In my spare time away from football I like to relax on the computer by watching movies and Skyeping with friends and family. I also enjoy going to the city centre of Limassol and go for a coffee or dinner with some friends. The people are very friendly and it’s also very helpful that I’m fluent in Greek so I can understand the Cypriot language pretty well most of the time. 

8) What kind of person are you? Describe yourself in a few words?
 I would describe myself as dedicated, hardworking and ambitious. I always put in 100% in whatever I do and always want to strive for more.

9) What is a usual week for you? Can you give us an insight into a week as a player for Anorthosis on and off the field?

 I usually wake up at 8:30 every day except for Sundays. On Mondays, Wednesdays and Thursday mornings the first thing I do is I go training at the park (not with the team) and do my own programme of running and sprint work. 

A usual week of training consists of Monday- Morning session at the gym with the team (stretching and recovery session), followed by afternoon team training, Tuesday- Afternoon team training and video session, Wednesdays- Afternoon team training, Thursdays- day off, usually just do a light gym session or a yoga class followed by a massage,
Fridays- Short afternoon team session in preparation for weekends match. It’s usually a Saturday match so we have a pre match meal at our club before every game regardless if it’s home or away. In the odd occasion that we play on Sundays we have a very light session on Saturday morning. Sundays is usually a free day so I tend to hang out a cafe in the city centre of Limassol with a few friends watching the football.

I also spoke to newly appointed Young Socceroos coach Paul Okon about his time in Cyprus and what he thought of Andricopoulos.
"Cyprus was a very different experience but one I'm grateful to have had. Apoel is a big club with great supporters.

Costa is a good kid with a great attitude who is more than capable on the ball."

Generation Next Bailey Wright Interview

Here is an interview I did with Aussie Youngster Bailey Wright who has been getting some game time for Preston North End recently. This first appeared in Goal Weekly.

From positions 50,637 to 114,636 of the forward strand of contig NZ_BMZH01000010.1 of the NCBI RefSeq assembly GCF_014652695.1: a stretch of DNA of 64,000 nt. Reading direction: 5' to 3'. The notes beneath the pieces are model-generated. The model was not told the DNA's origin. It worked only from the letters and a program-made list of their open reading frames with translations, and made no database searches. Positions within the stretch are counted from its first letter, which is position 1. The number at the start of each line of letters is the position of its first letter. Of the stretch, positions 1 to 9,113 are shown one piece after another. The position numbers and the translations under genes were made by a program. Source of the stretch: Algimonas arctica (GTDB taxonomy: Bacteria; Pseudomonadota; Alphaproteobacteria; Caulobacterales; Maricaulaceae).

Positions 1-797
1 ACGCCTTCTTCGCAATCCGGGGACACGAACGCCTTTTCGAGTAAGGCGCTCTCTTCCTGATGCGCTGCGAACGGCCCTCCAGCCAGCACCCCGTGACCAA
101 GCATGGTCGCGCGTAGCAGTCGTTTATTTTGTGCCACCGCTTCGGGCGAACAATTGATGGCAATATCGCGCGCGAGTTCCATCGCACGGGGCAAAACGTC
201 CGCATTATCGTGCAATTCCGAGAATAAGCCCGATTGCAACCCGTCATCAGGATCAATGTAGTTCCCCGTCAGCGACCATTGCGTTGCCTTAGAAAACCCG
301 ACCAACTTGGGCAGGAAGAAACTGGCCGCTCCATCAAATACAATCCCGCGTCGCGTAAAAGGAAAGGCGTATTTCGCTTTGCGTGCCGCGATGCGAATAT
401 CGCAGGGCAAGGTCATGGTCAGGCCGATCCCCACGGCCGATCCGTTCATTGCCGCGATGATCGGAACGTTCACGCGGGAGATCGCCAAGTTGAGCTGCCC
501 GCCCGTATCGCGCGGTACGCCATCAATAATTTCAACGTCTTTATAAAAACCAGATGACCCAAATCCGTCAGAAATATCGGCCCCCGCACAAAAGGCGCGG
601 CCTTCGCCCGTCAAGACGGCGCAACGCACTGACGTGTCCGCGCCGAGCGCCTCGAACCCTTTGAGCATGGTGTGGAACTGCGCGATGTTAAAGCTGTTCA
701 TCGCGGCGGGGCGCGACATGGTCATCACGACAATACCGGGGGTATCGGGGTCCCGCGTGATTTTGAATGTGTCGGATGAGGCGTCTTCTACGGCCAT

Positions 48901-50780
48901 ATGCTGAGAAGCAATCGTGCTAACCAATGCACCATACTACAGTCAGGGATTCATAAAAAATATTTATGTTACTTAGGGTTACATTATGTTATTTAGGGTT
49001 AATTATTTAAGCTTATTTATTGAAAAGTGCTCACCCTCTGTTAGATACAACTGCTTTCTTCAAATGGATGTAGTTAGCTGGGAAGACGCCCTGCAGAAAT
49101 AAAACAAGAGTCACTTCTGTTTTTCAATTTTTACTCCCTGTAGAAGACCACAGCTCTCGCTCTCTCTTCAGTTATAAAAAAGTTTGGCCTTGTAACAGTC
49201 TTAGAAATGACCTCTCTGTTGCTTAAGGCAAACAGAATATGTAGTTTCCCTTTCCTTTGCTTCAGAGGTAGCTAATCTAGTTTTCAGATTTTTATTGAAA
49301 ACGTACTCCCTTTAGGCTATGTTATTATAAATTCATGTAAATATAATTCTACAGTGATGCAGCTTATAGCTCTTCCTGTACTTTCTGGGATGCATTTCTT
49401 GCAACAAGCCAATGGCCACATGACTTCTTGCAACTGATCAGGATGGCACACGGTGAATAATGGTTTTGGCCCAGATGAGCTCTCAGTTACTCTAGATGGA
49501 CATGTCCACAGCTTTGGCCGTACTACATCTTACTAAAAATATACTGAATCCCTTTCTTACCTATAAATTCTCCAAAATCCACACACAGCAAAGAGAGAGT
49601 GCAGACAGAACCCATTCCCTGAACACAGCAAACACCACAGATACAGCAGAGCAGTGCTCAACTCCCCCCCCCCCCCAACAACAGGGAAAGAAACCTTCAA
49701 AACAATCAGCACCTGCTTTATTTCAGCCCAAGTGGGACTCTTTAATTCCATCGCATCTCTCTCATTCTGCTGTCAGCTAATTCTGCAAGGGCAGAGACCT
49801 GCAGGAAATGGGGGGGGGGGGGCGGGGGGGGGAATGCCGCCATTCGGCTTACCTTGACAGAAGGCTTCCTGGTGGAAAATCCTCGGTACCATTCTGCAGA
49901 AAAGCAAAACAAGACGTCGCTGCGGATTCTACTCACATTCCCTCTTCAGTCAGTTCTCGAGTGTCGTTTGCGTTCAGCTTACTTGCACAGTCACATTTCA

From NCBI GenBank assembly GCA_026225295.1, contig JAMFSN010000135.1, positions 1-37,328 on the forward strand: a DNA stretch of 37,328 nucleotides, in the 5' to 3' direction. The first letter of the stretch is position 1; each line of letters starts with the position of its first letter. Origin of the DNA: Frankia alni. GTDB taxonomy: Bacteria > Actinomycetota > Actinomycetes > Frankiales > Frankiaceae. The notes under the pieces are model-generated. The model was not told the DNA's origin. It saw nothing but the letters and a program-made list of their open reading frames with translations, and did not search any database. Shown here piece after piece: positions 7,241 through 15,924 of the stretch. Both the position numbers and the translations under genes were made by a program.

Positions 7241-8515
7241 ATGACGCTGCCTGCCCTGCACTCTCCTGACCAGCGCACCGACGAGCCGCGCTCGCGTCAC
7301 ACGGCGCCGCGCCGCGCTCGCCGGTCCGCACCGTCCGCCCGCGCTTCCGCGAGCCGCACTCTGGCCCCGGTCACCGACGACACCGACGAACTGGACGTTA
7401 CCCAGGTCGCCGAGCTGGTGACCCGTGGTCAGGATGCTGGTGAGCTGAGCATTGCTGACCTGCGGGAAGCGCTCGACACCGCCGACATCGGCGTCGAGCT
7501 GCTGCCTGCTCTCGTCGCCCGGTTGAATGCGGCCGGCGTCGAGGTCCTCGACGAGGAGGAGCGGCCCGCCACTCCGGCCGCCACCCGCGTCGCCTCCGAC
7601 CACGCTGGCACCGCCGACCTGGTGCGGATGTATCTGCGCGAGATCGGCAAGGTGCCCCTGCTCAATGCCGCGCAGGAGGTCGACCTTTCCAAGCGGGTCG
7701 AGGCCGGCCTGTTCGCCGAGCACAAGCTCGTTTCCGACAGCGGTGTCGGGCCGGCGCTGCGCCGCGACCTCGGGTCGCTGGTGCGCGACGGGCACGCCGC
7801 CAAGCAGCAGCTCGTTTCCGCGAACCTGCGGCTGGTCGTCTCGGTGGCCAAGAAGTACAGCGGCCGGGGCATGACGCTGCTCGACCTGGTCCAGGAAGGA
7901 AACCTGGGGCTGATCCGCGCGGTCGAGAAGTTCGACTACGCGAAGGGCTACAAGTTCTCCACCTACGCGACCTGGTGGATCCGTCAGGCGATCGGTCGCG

1) Can you give us some background on yourself like how you got into football, where you played local football in Australia?

I first started playing when I was four--five years old for my club down the road at Langwarrin Soccer Club  which is  based on the Mornington Peninsula, Victoria.  I played there for a good few years and had my Dad coach me for a few years there before I moved to Mornington for one season. I  then moved to Dandenong Thunder when I was 13 for a season,  then I got selected for the Victorian Institute of Sport  and I was there for 2 years. Before my time there was finished I went back to Langwarrin to play for a half a season before eventually making the move to Preston North End.

2) How did the move to Preston North End come about?

Well I had got a trial with Blackburn Rovers and with Preston just before Christmas 2008, I almost cancelled my trial with Preston due to getting called up to the under 17 the Under 17 National team the Joeys. When I did get to England I did manage to get one training session in with Preston before my trial at Blackburn, for me it wasn’t to be at Blackburn and I was fortunate enough to have  been offered a two year scholarship with Preston. The reason the trials came about was because I didn’t see much of  a future for myself in football in Australia and had talked to my family about quitting football and taking up a trade or to go and work with my Dad which at the time I was already doing. My Dad said to me would you like to give England one last chance before you threw it away?, so I did and now the rest is history, so I owe a lot to my Dad for giving me the chance to come over.

3) What is it like living there and how do you quell the homesickness?

It’s different, especially in the winter time, it took time to adjust training in the ice cold and snowy weather but its like most things in life, you adapt and get used to it. and if I’m being honest, homesickness was never really much of an issue for me, when I came to Preston I lived in what they call a DIGS accommodation and all 19 youth team lads all lived in the one big house, we had Joan and Mick, a married couple look after us and a lady who cleaned whose name was also Joan.

4) How did you get used to the professorial environment in England and what were the differences to level you faced in Australia?